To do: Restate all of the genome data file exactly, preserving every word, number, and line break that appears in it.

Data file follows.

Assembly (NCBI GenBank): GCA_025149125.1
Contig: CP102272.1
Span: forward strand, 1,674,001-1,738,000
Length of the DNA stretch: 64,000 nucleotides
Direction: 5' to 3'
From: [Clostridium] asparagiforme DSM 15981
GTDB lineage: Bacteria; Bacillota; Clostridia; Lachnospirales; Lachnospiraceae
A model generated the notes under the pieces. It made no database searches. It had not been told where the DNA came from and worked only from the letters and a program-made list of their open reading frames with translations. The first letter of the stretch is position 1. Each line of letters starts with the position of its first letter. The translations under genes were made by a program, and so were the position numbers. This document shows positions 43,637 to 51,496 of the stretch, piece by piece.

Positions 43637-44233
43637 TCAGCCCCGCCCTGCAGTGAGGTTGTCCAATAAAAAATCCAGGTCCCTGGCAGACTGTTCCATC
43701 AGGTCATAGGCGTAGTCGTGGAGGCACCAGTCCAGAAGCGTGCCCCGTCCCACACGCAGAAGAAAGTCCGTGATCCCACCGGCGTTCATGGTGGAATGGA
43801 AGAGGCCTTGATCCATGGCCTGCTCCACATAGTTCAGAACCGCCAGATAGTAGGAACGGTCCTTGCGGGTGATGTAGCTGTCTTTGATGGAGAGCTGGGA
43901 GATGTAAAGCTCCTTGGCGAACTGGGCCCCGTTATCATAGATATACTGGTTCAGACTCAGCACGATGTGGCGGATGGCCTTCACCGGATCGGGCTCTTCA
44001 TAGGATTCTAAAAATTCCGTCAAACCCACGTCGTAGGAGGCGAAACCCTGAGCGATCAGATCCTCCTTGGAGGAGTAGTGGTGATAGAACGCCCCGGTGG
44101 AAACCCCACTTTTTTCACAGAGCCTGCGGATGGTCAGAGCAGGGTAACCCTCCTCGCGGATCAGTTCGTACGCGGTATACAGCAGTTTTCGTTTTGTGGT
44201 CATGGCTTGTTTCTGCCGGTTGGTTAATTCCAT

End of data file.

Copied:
Assembly (NCBI GenBank): GCA_025149125.1
Contig: CP102272.1
Span: forward strand, 1,674,001-1,738,000
Length of the DNA stretch: 64,000 nucleotides
Direction: 5' to 3'
From: [Clostridium] asparagiforme DSM 15981
GTDB lineage: Bacteria; Bacillota; Clostridia; Lachnospirales; Lachnospiraceae
A model generated the notes under the pieces. It made no database searches. It had not been told where the DNA came from and worked only from the letters and a program-made list of their open reading frames with translations. The first letter of the stretch is position 1. Each line of letters starts with the position of its first letter. The translations under genes were made by a program, and so were the position numbers. This document shows positions 43,637 to 51,496 of the stretch, piece by piece.

Positions 43637-44233
43637 TCAGCCCCGCCCTGCAGTGAGGTTGTCCAATAAAAAATCCAGGTCCCTGGCAGACTGTTCCATC
43701 AGGTCATAGGCGTAGTCGTGGAGGCACCAGTCCAGAAGCGTGCCCCGTCCCACACGCAGAAGAAAGTCCGTGATCCCACCGGCGTTCATGGTGGAATGGA
43801 AGAGGCCTTGATCCATGGCCTGCTCCACATAGTTCAGAACCGCCAGATAGTAGGAACGGTCCTTGCGGGTGATGTAGCTGTCTTTGATGGAGAGCTGGGA
43901 GATGTAAAGCTCCTTGGCGAACTGGGCCCCGTTATCATAGATATACTGGTTCAGACTCAGCACGATGTGGCGGATGGCCTTCACCGGATCGGGCTCTTCA
44001 TAGGATTCTAAAAATTCCGTCAAACCCACGTCGTAGGAGGCGAAACCCTGAGCGATCAGATCCTCCTTGGAGGAGTAGTGGTGATAGAACGCCCCGGTGG
44101 AAACCCCACTTTTTTCACAGAGCCTGCGGATGGTCAGAGCAGGGTAACCCTCCTCGCGGATCAGTTCGTACGCGGTATACAGCAGTTTTCGTTTTGTGGT
44201 CATGGCTTGTTTCTGCCGGTTGGTTAATTCCAT